So in answer to your question, I would say yes. Covey has reordered your life, he’s made you start a diary, he’s made you set some plans, and he’s made you create a timetable. Sure you may lapse, but by that time you should be in the flow of things working better for you, you should have a plan…
You did all this?
Oh yes, absolutely. I did a ten-year plan. What you do is you keep a diary (physical, not electronic), and as you swap diaries you should then rewrite your plan at the back. Write down your goals and principles, that’s key for Covey. He invokes the US constitution. He says, if you think about America, for hundreds of years it has lived by this constitution, by its founding principles. America often goes wrong, like Watergate or Guantanamo Bay, but it has a benchmark. Indeed, when people say something is un-American, what they mean is it goes against the constitution of the USA, because they’ve got principles enshrined in this constitution. That’s one powerful document. So we should develop our own constitution and have our own principles and you write them down and each year as you change diary you rewrite them, because they may change, as the US constitution has.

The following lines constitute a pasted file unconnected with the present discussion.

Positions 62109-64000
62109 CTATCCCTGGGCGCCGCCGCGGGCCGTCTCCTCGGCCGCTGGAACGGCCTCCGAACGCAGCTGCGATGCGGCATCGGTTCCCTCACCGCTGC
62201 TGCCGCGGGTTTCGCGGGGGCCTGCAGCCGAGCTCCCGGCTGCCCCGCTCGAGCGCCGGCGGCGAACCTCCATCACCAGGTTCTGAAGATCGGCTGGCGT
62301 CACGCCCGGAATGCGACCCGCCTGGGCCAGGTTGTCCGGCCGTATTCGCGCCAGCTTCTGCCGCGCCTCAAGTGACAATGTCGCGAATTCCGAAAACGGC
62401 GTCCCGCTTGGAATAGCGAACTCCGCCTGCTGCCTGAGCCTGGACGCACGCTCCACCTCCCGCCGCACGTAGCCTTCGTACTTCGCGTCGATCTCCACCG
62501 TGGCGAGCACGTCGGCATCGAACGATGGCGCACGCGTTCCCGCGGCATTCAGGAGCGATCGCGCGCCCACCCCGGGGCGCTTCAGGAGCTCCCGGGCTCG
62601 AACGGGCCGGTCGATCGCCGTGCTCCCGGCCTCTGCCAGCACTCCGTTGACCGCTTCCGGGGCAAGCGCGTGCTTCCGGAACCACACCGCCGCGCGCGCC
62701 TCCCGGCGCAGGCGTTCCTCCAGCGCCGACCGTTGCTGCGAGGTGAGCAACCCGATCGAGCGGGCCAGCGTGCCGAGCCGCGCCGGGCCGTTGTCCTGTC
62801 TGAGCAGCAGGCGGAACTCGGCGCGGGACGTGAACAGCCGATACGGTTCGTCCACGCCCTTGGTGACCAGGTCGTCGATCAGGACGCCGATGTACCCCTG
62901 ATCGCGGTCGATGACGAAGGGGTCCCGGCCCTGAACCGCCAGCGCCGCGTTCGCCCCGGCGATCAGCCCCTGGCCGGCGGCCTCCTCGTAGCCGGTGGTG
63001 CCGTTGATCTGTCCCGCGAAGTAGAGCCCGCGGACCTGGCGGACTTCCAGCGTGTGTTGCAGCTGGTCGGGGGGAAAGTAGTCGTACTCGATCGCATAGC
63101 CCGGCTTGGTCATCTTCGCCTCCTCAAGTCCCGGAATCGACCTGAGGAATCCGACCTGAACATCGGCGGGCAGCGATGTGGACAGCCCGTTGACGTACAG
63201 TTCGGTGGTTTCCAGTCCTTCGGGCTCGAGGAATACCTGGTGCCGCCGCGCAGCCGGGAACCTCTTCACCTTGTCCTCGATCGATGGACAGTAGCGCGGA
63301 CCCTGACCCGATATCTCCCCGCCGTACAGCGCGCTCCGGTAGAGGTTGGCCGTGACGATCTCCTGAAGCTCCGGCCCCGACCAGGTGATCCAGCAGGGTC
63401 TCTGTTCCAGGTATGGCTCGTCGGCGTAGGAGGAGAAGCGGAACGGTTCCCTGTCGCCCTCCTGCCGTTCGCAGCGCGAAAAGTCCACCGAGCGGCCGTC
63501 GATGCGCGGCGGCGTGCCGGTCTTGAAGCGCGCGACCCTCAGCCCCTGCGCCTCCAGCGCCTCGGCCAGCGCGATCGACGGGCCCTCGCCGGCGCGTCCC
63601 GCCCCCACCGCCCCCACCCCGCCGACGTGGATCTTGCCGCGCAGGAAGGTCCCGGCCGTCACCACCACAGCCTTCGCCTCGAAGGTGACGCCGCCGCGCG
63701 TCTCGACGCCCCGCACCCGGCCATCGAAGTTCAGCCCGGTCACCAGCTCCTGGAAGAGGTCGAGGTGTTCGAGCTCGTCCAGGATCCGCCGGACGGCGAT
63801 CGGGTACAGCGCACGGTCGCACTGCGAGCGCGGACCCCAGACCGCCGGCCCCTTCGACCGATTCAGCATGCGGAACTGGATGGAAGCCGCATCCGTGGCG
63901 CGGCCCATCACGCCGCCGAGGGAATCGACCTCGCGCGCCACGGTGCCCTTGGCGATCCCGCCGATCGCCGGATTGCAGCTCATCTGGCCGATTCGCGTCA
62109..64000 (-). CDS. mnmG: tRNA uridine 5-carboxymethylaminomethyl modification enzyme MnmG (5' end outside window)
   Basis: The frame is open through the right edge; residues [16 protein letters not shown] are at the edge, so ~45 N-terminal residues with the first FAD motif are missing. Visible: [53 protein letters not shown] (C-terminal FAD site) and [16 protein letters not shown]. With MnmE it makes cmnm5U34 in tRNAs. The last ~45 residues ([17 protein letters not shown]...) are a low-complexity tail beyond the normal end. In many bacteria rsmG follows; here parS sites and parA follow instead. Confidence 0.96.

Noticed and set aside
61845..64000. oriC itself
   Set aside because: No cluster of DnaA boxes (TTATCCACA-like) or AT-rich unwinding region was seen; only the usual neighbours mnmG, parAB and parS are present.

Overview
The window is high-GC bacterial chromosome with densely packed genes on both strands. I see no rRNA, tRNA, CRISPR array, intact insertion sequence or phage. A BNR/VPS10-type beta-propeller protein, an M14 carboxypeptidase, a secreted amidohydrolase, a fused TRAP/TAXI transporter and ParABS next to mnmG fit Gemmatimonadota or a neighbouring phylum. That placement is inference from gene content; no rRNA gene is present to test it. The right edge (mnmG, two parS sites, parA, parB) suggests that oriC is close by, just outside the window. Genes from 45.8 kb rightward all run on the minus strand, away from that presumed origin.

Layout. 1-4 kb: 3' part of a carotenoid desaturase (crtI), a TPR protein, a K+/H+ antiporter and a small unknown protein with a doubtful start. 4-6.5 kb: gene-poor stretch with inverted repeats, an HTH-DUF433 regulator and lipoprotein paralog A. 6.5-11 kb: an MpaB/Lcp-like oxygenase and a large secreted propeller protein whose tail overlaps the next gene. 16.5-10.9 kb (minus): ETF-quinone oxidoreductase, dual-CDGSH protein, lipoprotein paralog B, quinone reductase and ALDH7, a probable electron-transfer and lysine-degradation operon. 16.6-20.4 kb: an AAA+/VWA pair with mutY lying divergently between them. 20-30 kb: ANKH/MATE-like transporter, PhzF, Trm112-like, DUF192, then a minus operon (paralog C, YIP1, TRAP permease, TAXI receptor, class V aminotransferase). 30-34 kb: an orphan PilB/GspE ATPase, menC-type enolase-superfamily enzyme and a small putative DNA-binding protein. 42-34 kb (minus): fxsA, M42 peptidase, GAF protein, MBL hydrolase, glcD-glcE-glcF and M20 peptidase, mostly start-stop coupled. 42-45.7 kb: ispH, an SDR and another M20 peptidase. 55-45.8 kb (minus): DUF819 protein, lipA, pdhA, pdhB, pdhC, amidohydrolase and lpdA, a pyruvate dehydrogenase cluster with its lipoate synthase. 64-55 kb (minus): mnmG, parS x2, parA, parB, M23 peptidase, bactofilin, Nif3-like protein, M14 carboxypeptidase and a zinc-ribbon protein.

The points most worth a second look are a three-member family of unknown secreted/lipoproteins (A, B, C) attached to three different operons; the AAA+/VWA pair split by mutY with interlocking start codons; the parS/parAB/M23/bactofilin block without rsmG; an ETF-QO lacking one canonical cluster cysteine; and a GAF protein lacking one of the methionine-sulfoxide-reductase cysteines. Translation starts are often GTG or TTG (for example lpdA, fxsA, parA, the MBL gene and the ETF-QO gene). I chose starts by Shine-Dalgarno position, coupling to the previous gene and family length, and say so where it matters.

These books really did change your life?
Yes. Some of them more than others. For me, Emotional Intelligence really made the scales fall from eyes regarding what was going on in my head. Stephen Covey definitely made a big difference in terms of reorganizing how I thought about my future, and making me an effective person. Absolutely. Carlson is more of a pleasant book to read, it gives you a warm feeling. But also this idea of developing your compassion is so important. It’s not important because it’s the right thing to do, it’s important because it’s incredibly effective.